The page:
<p>Background: The recent evidence of the short-term impact of air pollution on youth cognitive functions is based primarily on observational studies. Objectives: We conducted a randomized controlled trial to assess whether purifying the air of the classrooms produced short-term changes in attention processes of adolescents. Methods: We recruited a total of 2,123 adolescents (13–16 years old) in 33 high schools in Barcelona metropolitan area (Spain). In each school, adolescents from each class were randomly split into two equal-sized groups and assigned to two different classrooms. A set of two air cleaner devices with the same appearance (one recirculating and filtrating the air and the other only recirculating the air) was used. Each one of the devices was placed at random at one of the two classrooms. Students were masked to intervention allocation and had to complete several computerized activities for 1.5 h, including an attention test (Flanker task) to be performed at baseline and at the end of the intervention. The response speed consistency, expressed as hit reaction time standard error (HRT-SE, in ms), was measured as the primary outcome. Analyses were conducted using conditional linear regressions with classroom as strata, adjusted for variables that may differ from one class to another such as temperature, humidity and carbon dioxide concentration. Results: Average levels of PM<sub>2.5</sub> and black carbon throughout the 1.5 h of experiment were 89% and 87%, respectively, lower in the classrooms with air cleaner than in the control classrooms. No differences were found in the median of HRT-SE between classrooms with cleaned air and normal air (percent change: 1.37%, 95% confidence interval: −2.81%, 5.56%). Sensitivity analyses with secondary attention outcomes resulted in similar findings. Conclusions: Cleaning the air of a classroom to reduce exposure to air pollutants for 1.5 h did not have an impact on the attention function of adolescents. Still, in light of previous evidence suggesting an association between air pollution and attention, further experimental studies should explore other short-term timescales of exposure and age ranges.</p>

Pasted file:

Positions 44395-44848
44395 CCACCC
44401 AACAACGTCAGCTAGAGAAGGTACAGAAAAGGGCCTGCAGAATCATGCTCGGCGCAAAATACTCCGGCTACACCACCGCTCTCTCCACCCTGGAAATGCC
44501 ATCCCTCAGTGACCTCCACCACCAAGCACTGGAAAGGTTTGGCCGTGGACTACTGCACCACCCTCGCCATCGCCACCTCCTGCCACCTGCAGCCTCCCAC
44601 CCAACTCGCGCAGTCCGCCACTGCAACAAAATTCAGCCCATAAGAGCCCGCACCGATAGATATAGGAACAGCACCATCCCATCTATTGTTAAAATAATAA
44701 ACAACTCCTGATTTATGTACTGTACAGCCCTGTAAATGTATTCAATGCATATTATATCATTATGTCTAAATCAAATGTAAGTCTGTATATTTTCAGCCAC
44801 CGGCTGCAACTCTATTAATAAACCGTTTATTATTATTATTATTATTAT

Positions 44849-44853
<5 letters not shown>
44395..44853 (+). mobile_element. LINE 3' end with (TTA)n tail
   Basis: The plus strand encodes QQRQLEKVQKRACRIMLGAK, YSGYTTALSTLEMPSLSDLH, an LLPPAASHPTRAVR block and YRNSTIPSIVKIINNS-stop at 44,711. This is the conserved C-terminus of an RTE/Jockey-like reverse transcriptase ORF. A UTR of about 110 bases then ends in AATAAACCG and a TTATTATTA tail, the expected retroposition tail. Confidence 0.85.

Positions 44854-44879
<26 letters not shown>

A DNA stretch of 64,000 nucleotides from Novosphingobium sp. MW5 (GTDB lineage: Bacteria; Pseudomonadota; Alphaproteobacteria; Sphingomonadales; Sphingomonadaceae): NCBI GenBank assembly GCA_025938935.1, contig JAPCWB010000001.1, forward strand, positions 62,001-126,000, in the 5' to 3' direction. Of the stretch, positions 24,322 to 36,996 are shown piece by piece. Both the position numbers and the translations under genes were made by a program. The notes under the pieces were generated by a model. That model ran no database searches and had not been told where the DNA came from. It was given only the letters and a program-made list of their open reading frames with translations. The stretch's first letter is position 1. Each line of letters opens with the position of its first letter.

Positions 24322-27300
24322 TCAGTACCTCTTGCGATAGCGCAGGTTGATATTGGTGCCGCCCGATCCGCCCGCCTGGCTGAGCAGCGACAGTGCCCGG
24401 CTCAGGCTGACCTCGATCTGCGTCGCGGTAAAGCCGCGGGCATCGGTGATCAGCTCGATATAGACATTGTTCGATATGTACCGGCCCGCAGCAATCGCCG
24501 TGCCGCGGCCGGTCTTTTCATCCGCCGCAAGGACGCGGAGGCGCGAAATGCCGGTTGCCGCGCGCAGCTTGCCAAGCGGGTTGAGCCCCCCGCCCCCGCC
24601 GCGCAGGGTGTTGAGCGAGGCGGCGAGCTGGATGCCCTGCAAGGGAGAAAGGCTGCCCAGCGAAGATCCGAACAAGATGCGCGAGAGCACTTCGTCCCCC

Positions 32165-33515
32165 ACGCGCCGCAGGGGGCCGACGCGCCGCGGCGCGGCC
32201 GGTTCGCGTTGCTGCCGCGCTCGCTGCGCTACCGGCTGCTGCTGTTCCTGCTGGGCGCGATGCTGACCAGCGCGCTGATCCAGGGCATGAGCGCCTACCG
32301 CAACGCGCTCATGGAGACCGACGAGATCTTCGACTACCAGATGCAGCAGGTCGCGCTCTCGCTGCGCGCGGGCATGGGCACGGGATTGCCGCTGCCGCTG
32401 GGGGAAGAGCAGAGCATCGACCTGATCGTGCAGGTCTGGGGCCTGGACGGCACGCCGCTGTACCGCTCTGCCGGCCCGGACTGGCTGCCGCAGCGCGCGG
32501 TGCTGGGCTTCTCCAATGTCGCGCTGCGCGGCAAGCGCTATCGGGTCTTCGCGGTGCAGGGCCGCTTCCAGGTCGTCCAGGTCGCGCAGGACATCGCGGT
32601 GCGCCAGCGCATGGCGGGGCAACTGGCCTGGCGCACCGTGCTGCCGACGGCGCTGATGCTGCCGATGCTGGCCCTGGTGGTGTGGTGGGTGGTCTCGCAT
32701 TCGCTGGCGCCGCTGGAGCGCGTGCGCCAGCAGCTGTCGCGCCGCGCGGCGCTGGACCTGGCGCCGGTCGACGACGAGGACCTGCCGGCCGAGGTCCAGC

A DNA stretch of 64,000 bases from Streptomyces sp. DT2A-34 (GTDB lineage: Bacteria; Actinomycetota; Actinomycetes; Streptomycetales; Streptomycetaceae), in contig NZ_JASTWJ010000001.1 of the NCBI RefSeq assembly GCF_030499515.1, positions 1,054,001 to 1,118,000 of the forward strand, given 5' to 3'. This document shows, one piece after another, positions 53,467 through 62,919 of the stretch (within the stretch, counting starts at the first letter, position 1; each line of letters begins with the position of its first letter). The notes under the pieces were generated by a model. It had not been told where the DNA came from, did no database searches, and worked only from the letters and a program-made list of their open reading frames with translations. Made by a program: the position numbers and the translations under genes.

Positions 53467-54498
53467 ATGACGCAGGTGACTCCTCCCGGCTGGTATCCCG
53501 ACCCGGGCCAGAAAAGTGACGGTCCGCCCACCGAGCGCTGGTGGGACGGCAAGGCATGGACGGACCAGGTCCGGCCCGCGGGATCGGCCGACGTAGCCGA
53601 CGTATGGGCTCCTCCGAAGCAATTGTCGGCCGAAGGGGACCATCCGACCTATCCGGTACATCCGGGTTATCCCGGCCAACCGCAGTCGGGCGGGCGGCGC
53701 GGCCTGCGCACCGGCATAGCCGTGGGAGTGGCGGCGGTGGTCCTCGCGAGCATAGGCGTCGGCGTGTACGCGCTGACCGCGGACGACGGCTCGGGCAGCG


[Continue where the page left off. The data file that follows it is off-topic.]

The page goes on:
doi.org/10.1016/j.envint.2021.106614, hdl.handle.net/1765/135760
Environment international
Erasmus MC: University Medical Center Rotterdam

Florence Gignac, Jose Barrera-Gómez, Cecilia Persavento, Caterina Solé, Èlia Tena, M. (Monica) Lopez Vicente, … Xavier Basagaña. (2021). Short-term effect of air pollution on attention function in adolescents (ATENC!Ó). Environment international, 156. doi:10.1016/j.envint.2021.106614